Despite progress in the above areas no-one to date has engineered or cloned a cell line which grows well in culture and which secretes insulin in response to changes in glucose concentration in the physiological range. Such a human pancreatic β-cell line has long been sought. We have now succeeded in generating a number of such cell lines using a novel approach based on engineered β-like cells inter alia isolated from patients with persistent hyperinsulinaemic hypoglycaemia of infancy PHHI (also known as nesidioblastosis, nesidioplasia of the pancreas, persistent neonatal hyperinsulinism, congenital hyperinsulinism, familial hyperinsulinism (with hypoglycaemia), persistent infantile hyperinsulinism, hyperinsulinaemic hypoglycaemia, microadenomatosis, islet cell hyperplasia, focal hyperinulinism, diffuse hyperinsulism, glucokinase upregulation disorder, glyceraldehyde dehydrogenase disorder, syndrome of hyperinsulinism and hyperammonemia, insulinoma of childhood).

Although we have used cells derived from PHHI, it will be appreciated that immature cells from other sources or bio-engineered cell lines may be used so long as they give rise initially to immortalized unregulated insulin secretion. By the term immortalized is meant a cell line which proliferates in vitro in culture. Islet cells isolated from some patents with PHHI are ideal for producing a cell line because they spontaneously proliferate in vitro.

By cell line we include cell lines derived from cell lines of the present invention and into which cell DNA from the patented cell line has been incorporated.

Persistent hyperinsulinaemic hypoglycaemia of infancy (PHHI), or nesidioblastosis, although a rare disorder characterised by unregulated insulin secretion and profound hypoglycaemia in infancy and childhood, is the most common cause of persistent hypoglycaemia in childhood. PHHI arises from developmental and dysfunctional abnormalities of the pancreatic β-cells. Newly born children with the disease can suffer severe brain damage if not diagnosed and treated immediately. Treatment in severe cases usually involves partial or even total pancreatectomy.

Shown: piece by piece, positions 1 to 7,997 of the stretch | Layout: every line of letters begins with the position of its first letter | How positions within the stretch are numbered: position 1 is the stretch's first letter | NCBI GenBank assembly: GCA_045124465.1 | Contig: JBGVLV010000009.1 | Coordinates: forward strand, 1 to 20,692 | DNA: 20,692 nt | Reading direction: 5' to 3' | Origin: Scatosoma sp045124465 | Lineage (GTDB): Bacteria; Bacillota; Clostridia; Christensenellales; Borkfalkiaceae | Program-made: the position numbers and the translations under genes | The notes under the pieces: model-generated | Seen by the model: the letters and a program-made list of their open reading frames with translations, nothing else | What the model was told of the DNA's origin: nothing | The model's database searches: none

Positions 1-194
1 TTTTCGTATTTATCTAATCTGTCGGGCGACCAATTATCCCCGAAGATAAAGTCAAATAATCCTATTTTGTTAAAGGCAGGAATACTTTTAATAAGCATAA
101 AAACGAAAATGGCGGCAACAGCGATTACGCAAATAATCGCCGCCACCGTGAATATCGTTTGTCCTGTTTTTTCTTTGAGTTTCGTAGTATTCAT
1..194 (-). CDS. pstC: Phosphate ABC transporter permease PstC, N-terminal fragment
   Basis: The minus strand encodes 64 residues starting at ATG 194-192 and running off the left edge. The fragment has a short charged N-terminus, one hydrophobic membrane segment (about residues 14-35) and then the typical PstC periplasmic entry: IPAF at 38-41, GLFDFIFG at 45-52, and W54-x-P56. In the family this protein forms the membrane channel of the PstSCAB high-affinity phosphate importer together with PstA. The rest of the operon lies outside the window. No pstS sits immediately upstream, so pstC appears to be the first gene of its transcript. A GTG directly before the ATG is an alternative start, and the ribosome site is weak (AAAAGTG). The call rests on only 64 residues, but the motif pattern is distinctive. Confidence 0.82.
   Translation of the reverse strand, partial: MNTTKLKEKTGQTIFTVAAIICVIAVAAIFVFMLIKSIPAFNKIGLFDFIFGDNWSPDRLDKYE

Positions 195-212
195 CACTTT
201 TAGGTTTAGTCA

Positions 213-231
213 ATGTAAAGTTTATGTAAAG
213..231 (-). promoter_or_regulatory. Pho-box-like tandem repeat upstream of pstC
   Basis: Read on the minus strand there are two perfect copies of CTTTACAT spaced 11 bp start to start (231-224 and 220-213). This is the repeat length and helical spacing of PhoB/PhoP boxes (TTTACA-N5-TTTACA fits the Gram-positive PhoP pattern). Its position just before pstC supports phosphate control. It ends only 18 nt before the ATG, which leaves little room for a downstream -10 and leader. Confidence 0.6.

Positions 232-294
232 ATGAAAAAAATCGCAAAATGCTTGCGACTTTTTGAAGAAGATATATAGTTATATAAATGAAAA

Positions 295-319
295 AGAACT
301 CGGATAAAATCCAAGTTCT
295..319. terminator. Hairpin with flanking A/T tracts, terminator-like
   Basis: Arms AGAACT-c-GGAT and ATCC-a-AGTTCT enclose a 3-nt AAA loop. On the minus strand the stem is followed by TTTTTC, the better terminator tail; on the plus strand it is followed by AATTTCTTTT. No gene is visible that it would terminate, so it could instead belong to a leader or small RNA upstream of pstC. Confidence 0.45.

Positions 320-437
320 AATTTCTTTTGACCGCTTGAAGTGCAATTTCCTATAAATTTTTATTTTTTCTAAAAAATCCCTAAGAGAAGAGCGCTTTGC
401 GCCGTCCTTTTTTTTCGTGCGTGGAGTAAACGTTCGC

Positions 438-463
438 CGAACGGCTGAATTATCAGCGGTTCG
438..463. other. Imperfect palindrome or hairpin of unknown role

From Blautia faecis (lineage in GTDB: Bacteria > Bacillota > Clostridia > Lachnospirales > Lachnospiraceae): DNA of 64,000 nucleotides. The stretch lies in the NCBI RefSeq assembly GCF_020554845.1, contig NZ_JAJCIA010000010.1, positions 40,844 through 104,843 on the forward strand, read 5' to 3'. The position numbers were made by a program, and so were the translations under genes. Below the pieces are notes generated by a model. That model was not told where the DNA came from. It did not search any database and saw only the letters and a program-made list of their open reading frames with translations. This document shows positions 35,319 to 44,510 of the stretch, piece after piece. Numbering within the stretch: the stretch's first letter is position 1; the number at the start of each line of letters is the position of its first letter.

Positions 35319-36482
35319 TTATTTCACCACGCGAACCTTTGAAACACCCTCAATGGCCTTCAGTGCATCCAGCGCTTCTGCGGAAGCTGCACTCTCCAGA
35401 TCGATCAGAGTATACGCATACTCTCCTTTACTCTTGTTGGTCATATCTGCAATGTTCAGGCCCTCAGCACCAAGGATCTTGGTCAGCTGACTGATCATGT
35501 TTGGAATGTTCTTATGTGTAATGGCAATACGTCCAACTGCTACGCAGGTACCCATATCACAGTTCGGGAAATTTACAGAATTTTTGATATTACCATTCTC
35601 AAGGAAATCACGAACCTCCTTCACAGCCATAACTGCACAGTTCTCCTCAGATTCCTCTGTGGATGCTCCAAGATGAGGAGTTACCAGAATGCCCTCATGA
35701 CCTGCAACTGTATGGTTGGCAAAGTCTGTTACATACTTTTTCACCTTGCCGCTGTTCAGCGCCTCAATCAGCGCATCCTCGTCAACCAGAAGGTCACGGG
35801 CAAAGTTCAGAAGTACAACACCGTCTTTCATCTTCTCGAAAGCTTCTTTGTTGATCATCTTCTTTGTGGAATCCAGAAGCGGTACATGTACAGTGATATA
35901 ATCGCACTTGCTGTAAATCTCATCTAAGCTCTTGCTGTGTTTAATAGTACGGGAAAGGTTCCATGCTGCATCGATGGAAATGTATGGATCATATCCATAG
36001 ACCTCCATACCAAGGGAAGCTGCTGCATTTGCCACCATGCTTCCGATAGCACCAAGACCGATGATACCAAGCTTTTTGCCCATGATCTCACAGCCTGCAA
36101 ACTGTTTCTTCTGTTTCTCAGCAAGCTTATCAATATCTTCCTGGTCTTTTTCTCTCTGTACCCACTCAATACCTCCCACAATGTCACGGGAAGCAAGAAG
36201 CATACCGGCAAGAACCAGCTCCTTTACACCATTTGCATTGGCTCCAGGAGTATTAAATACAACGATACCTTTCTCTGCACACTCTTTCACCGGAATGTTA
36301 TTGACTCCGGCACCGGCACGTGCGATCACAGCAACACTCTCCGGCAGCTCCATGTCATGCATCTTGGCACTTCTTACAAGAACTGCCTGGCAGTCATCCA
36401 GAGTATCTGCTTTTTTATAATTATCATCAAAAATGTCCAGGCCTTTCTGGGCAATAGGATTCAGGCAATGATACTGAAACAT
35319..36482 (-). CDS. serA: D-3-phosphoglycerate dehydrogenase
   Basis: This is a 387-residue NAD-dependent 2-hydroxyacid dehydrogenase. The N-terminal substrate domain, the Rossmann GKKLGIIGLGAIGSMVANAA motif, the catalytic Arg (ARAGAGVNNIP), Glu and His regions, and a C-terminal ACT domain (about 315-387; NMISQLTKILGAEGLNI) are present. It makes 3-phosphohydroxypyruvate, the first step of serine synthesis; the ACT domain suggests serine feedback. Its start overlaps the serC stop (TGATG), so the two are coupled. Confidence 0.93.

There is controversy over the aetiology of the disease. The term nesidioblastosis (PHHI) was coined in recognition of the histological appearance of endocrine cells lying in duct epithelium with an apparent failure to aggregate into discrete Islets of Langerhans. However, severe hyperinsulinaemia can also occur in the presence of apparently normal Islets, and doubt has been expressed over the concept that the condition is entirely due to a defect in β-cell differentiation. The disease occurs either in families, particularly in the Middle East, or sporadically.

We have accordingly made two discoveries which enable us to produce an insulin secreting cell line from such an immature source and subsequently to repair the deficiency in the cell line by genetic engineering to give a glucose responsive human β-cell line. According therefore to a first aspect of the present invention there is provided an immortalized insulin producing human β-cell line. This cell line is then bio-engineered to be glucose responsive. The cell line may also be cloned or otherwise proliferated subsequently.

This cell line is preferably derived from immature Islets of Langerhans from a foetal or child donor and may be conveniently derived from a patient with PHHI. Subsequently such a cell line may be genetically engineered to induce glucose responsiveness within the physiological range of 4 to 10 mM. One way of producing this is to transfect the insulin producing cloned human β-cell line with the homeodomain factor PDXI (also referred to as IUF1) and subsequently stably co-transfecting the resultant product with cDNA encoding SUR1 and optionally Kir 6.2 (components of the KATP channel). The resultant products may then be rendered into a form which is implantable e.g. may be encapsulated, or used for screening of novel drug targets for PHHI and other glucose regulation disorders. Specifically the cell line of the invention may be used for at least one of the following:

(a) screening of cationic or anionic selective ion channels;

(b) screening of intracellular and/or cytosolic concentration of calcium ions;

(c) screening of processes for exocytosis or endocytosis of secretary granules;

(d) screening of processes for cell division and/or differentiation;

(e) screening of processes for glucose-induced insulin release via depolarization-response coupling events, or augmentation pathways;

(f) screening of processes for glucose-induced insulin gene transcription or gene transcription associated with diabetes PHHI or insulinomas;

(g) screening of processes for elucidation of β-cell specific ion channels or receptors therefor; and